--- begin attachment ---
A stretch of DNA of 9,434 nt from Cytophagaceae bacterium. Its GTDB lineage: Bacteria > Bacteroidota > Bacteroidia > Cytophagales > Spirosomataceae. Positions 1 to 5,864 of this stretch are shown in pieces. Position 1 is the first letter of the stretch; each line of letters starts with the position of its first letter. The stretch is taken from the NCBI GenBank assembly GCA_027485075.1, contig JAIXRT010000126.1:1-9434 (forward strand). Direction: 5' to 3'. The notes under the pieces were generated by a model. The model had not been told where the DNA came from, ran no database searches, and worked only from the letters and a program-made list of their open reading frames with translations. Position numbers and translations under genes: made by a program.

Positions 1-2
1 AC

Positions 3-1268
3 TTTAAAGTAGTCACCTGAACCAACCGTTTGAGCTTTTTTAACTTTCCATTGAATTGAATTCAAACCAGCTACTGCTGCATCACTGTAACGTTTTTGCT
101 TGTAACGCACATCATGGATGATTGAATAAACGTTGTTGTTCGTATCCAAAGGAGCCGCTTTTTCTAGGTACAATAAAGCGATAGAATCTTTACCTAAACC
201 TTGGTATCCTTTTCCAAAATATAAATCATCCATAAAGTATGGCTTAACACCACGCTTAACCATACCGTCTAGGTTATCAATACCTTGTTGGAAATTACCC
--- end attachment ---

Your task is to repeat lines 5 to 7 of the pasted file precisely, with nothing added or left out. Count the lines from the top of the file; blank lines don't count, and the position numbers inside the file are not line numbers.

3 TTTAAAGTAGTCACCTGAACCAACCGTTTGAGCTTTTTTAACTTTCCATTGAATTGAATTCAAACCAGCTACTGCTGCATCACTGTAACGTTTTTGCT
101 TGTAACGCACATCATGGATGATTGAATAAACGTTGTTGTTCGTATCCAAAGGAGCCGCTTTTTCTAGGTACAATAAAGCGATAGAATCTTTACCTAAACC
201 TTGGTATCCTTTTCCAAAATATAAATCATCCATAAAGTATGGCTTAACACCACGCTTAACCATACCGTCTAGGTTATCAATACCTTGTTGGAAATTACCC